Indonesia lifts ban on exports of PH onions, bananas

Published April 2, 2019, 12:00 AM

by manilabulletin_admin

By  Bernie Cahiles-Magkilat
and Madelaine B. Miraflor

In a sudden move, Indonesia lifted anti-dumping measure on Philippine bananas and non-tariff measure on onions/shallots and even urged its ASEAN colleague to immediately restart exporting these agricultural products to Indonesia.

This was conveyed by Indonesian Trade Minister Enggartiasto Lukita during a bilateral meeting with Trade and Industry Secretary Ramon M. Lopez and Agriculture Secretary Emmanuel Piñol, where Indonesian official urged Filipino exporters to start exporting immediately these agricultural products to his country.

During the meeting, the Indonesian Minister, who was accompanied by Indonesian Ambassador to the Philippines Sinyo Harry Sarundajang, said that these products can now be exported because the Indonesian government has already recognized Davao Region, Northern Mindanao, and SOCCSKSARGEN as pest free areas for banana production. Indonesia has also recognized Nueva Ecija, Ilocos, and Mindoro as pest-free for shallot/onion production.

The DA and DTI considered these developments a “breakthrough” in the bilateral partnership between the two countries as exports were stopped previously due to Indonesia’s imposition of non-tariff measures.

The bilateral meeting has also resulted in the signing of a memorandum of understanding between PT. Mayora of Indonesia for the purchase of 1,000 metric tons of desiccated coconut from Philippines’ Franklin Baker. PT Mayora will use the dessicated coconuts for its biscuit products for the Indonesian market as well exports.

In addition, the Indonesian firm has committed to invest $80 million in the next five years for the coffee manufacturing and processing facility with a projected employment of 200 in the initial stage and 3,000 all in five years.

Indonesia has also agreed to Philippine requests for the accreditation of three testing laboratories to facilitate the export of fresh products. The Philippines also requested Indonesia’s Ministry of Agriculture for the entry of packaged snacks.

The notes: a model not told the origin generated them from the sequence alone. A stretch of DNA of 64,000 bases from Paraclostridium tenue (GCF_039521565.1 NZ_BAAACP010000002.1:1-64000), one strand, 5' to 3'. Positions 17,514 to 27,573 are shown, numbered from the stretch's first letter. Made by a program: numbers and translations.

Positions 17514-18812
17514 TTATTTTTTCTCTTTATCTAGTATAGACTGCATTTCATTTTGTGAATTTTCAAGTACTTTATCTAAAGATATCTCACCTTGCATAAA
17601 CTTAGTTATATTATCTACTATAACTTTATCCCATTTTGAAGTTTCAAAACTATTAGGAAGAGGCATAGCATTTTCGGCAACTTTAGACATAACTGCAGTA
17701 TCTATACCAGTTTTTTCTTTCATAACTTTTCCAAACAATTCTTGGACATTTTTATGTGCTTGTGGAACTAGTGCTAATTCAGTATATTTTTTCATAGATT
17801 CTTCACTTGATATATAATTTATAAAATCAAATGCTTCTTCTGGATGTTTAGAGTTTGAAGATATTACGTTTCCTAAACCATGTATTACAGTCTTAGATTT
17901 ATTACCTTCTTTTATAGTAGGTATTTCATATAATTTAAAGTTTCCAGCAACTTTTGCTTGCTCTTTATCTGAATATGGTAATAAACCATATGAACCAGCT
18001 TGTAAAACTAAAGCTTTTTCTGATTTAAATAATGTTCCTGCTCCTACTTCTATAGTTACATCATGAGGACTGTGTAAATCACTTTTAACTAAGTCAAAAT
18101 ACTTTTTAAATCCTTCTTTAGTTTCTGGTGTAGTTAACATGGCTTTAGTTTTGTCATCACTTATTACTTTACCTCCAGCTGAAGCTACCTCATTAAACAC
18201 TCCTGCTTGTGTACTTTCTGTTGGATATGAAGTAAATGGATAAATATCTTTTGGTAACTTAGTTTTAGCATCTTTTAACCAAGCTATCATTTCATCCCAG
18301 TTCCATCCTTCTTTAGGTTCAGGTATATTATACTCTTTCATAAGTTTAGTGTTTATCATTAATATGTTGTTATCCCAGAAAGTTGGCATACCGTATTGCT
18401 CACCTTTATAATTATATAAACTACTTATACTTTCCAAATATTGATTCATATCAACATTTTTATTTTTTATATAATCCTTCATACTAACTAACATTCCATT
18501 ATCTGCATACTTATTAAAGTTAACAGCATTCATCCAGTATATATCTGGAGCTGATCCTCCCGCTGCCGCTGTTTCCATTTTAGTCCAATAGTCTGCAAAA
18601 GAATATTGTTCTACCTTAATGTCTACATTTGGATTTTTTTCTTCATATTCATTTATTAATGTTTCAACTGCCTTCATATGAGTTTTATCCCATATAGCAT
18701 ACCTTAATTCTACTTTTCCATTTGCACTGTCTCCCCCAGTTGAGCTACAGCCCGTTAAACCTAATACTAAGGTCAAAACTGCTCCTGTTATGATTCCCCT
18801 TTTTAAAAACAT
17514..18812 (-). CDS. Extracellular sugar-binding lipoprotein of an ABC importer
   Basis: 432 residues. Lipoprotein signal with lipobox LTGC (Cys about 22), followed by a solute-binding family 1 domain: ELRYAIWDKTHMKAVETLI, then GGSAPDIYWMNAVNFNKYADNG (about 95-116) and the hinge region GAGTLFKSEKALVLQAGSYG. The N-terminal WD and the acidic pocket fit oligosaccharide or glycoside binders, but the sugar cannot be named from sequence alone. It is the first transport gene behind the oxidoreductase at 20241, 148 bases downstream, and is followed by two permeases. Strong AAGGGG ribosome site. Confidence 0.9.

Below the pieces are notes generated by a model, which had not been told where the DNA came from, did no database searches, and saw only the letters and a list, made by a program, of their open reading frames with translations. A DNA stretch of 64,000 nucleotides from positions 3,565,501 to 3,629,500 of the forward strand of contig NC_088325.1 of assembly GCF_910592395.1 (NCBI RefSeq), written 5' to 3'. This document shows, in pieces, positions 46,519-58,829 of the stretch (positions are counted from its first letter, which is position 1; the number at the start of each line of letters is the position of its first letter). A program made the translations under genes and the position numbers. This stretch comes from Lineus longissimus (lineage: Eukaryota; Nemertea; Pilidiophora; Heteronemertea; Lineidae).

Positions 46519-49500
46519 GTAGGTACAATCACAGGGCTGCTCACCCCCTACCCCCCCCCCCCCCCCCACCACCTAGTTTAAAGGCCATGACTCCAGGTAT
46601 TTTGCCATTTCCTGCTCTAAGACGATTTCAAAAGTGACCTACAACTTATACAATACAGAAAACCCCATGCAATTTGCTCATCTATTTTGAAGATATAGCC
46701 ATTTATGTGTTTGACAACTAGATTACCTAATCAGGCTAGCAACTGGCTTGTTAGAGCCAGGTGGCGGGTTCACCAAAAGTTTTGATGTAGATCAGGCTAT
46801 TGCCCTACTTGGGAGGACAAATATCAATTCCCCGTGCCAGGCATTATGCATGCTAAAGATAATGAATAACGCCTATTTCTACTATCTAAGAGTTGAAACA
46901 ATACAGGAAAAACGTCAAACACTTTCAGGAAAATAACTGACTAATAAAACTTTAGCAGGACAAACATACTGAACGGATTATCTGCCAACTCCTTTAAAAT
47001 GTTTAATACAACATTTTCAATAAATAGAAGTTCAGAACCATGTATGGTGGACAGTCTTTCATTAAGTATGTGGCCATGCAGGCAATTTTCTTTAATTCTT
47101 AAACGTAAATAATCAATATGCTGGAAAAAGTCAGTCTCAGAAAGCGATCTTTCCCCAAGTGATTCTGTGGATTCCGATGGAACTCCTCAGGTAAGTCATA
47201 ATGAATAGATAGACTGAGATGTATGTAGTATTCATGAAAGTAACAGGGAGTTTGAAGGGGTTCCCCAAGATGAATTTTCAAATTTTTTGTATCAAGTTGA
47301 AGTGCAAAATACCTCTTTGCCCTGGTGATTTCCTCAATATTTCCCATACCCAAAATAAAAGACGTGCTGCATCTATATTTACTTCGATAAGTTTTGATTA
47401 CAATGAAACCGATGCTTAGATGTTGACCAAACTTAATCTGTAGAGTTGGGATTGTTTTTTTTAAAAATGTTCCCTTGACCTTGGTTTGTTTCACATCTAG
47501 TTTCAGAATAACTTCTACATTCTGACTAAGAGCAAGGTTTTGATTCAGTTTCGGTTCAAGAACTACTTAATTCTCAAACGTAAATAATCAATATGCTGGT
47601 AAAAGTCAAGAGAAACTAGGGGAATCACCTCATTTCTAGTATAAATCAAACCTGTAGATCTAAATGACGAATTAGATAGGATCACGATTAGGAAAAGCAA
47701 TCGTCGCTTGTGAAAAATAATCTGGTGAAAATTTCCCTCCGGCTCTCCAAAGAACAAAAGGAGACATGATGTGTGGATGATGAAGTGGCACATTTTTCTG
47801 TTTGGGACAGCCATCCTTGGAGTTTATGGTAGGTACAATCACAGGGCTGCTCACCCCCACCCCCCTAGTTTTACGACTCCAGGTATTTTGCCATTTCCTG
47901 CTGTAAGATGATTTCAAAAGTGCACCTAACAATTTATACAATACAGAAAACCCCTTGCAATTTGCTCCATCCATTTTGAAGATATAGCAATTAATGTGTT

Both sides also agreed to look and study further exports of tobacco, and palm oil to Indonesia with the creation of a technical working group with Malaysia.

In view of further addressing the widening trade deficit of the Philippines with Indonesia, the Indonesian trade minister also agreed to further look into its policy on non-agricultural exports such as its policy on pharmaceutical product exports where exporters are required to invest first in their country before they can distribute their products.

Other non-agricultural products that Indonesia may allow Philippines to export and promote include cosmetics, smart cards, electronic integrated circuits, parts and accessories of motor vehicles and office machines, copper cathodes, transmission shafts, ignition wiring sets, parts and accessories of motor vehicles.

Also included for further study is Indonesia’s practice of blasting Filipino fishing vessels who are allegedly poaching and fishing in Indonesian waters.

Both parties also agreed to convene the Philippines-Indonesia Joint Working Group on Trade, Investments, Handicrafts and Shipping immediately. Indonesia proposed to host the JWG in Yogyakarta, Indonesia. Both countries also agreed to conduct business forum, alternately in PH and Indonesia, to
conduct business matching, among others.

For his part, Agriculture Secretary Pinol cited Indonesia, long known for its restrictive trade regulations, for having opened up its market for Philippine agricultural products.

According to Pinol, he sent a DA team to Indonesia only in January this year to initiate agri exports negotiations on hopes the ASEAN country will remove the non-tariff measures on some Philippine agri products and allow more exports considering it exports tons of products here. Pinol’s request, however, was not taken seriously by Indonesia.

According to DA, Indonesia exports as much as $1 billion annually of agri products to the Philippines, mainly palm oil, while the latter only exports food products worth $50 million to Indonesia.

This situation has prompted Pinol to also consider the imposition of more restrictive import measures on Indonesian food exports.

Last week, Piñol proceeded to recommend a temporary ban on palm oil importation from Indonesia and Malaysia upon finding out that European Union has already banned the entry of palm oil imports from these two countries over environmental issues.